You really don’t want to read all the details. But among the crucial steps in getting the lesson outlined last time to work right, the crucialest might be the place where the students figure out that the y-scale goes as the secant.
How do we help them figure that out? (And what do we mean by that?) That’s what we’ll talk about today.
First of all: that y-scale is the number of centimeters per degree in the y-direction, and that depends on latitude. And when you look at a Mercator-projected Earth (like the one in the figure) you can see that this scale increases with latitude. How do we know? Because the lines of latitude get farther apart. So more centimeters per degree.
Coping with Converging Longitudes
To help students get a handle on this, I gave them some questions for homework between the two sessions. One was to figure out how many km there were per degree of latitude, given that the Earth’s circumference is (about) 40,000 km. [ We had had a discussion of the historical meaning of the meter as part of the globe/map literacy phase. ] That answer was easy for calculus students: about 110 km.
We noted that this was the same for a degree of longitude at the equator but that a degree of longitude got smaller (in km) as you traveled towards the poles. The homework question was, “why.” This they understood as well: the lines of longitude converge.
Then I asked, at what latitude is the number of km in a degree half of what it is at the equator. Only one student in about 30 got it in the homework. That was OK, though I had hoped for a few more kids to get it on their own. Zoya knew it would be this way; they had virtually no experience with spheres.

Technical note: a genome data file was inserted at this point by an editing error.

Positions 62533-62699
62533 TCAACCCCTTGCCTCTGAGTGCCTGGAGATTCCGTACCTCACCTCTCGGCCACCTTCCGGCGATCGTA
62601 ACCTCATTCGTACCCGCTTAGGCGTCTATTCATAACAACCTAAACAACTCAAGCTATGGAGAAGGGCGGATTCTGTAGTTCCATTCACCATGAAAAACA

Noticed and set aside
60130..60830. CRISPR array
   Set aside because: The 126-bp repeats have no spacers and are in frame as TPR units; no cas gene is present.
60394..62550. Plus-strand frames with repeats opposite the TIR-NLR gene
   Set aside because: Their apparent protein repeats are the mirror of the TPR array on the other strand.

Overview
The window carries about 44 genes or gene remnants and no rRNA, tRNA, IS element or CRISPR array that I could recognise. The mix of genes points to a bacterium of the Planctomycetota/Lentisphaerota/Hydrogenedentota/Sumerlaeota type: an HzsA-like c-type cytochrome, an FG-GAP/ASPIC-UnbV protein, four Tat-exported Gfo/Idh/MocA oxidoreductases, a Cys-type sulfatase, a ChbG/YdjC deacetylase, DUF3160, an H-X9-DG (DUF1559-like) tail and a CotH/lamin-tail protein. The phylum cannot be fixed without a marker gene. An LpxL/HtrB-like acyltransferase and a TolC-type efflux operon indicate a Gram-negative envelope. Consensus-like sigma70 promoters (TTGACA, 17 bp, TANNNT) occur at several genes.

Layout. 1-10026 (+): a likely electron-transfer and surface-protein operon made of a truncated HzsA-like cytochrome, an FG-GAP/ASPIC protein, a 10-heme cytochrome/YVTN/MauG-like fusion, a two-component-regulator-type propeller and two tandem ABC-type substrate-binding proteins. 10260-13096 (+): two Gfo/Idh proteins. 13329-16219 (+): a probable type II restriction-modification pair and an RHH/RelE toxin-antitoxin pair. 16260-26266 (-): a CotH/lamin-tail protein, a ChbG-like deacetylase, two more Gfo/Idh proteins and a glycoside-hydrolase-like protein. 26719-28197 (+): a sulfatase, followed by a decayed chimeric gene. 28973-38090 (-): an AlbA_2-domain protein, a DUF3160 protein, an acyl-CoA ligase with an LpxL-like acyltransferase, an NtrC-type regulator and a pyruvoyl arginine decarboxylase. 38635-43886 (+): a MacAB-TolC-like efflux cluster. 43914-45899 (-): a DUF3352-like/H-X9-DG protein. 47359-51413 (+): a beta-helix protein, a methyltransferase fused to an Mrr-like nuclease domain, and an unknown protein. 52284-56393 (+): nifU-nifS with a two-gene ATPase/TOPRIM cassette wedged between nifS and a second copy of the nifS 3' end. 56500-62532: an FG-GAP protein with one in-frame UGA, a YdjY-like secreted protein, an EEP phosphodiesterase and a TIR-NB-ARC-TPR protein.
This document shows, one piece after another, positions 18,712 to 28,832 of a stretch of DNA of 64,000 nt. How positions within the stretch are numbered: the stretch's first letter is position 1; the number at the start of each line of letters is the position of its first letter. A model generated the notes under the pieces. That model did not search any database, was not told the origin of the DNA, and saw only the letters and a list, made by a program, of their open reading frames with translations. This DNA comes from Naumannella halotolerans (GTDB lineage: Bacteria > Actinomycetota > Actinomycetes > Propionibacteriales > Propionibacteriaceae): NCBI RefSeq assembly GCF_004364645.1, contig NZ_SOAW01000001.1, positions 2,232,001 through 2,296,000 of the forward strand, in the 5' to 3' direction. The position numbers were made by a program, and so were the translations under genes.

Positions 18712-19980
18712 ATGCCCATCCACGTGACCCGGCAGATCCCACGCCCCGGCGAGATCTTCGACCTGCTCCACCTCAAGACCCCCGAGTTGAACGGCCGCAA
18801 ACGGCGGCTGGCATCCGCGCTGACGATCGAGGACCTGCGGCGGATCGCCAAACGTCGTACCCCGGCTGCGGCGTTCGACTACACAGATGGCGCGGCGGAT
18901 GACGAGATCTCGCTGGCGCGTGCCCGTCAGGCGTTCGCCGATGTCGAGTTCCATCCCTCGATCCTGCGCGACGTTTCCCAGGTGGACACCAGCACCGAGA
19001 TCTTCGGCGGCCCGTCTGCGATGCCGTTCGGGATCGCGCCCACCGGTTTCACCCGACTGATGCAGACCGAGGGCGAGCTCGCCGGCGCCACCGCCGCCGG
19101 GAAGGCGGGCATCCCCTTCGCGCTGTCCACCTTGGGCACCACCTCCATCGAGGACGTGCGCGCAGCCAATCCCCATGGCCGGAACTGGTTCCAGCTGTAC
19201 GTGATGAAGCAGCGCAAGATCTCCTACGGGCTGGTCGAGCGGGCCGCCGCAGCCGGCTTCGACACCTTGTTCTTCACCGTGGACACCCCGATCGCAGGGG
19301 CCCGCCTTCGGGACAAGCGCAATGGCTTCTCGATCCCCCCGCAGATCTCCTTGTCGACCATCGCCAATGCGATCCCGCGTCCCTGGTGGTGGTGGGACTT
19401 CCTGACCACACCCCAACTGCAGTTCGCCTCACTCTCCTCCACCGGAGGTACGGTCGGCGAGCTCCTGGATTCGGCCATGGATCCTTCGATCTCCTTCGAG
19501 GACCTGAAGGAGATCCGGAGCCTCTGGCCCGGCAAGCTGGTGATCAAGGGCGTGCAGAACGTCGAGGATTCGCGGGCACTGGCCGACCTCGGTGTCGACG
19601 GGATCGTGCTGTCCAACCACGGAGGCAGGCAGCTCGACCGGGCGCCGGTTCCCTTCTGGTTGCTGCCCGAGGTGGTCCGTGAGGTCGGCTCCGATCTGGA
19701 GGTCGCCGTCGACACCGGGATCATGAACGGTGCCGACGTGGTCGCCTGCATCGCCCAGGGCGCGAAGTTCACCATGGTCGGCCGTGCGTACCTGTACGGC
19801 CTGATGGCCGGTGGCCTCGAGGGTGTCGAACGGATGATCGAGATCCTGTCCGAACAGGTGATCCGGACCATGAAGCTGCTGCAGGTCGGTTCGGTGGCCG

So how to help them figure it out? There was a lot of give-and-take here. These students quickly understood that the circumference of the relevant circle was half the circumference of the equator. They even said the two circles were similar. They painstakingly calculated the radii and discovered (sigh) that the radius of the small circle was also half the radius of the big one.
So I drew them a diagram of a hemisphere, pulled right out of my astronomy heritage. It goes with the question, “We measure latitude in degrees. That sounds like an angle. Where is the angle?”
At this point, with some kicking and screaming, and a flat, 2D cross-sectional diagram, the students were able to tell me that theta was 60°.
Comparing the World to the Map
Now I could introduce a chart I had made for myself, to help me understand what was going on. The left side compares the shapes of 1° grid “squares” on the globe. Starting out, it looks like this:
That is, even though the box is 1° by 1° at both latitudes, at 60°, it’s not square when you measure it in km. It has a 2:1 aspect ratio. We can now look at the globe to see that this is indeed kinda the case.
“But on the Mercator map,” I say, “the lines of longitude are parallel. They stay the same distance apart.” So we add to our chart, assuming a scale (at the equator) of 1 cm = 110 km:
Clearly, the question mark must be 2 cm in order to make the rectangles the same shape. (Sleight-of-hand note: on the fly, I decided not to make any big deal about this. In retrospect, this was wise. Or lucky.)
Then the question is, suppose it’s not at the equator and not at 60°? Then what’s the shape of the rectangle? Back on the white board, we enhance the chart:
It is still not obvious to the students because they mostly used 30-60-90 properties to get the answer for 60° rather than trig. But another trip to the cross-section and they see that the width on the globe is , and then that the height on the map is . A couple checks (e.g., with 0° and 60°) convince us that this is correct: The scale of a Mercator map—the number of centimeters in one degree of latitude—is proportional to the secant of the latitude.
Soon: how we got from there to integration, how we did the integral (which was way cool), and some reflection.
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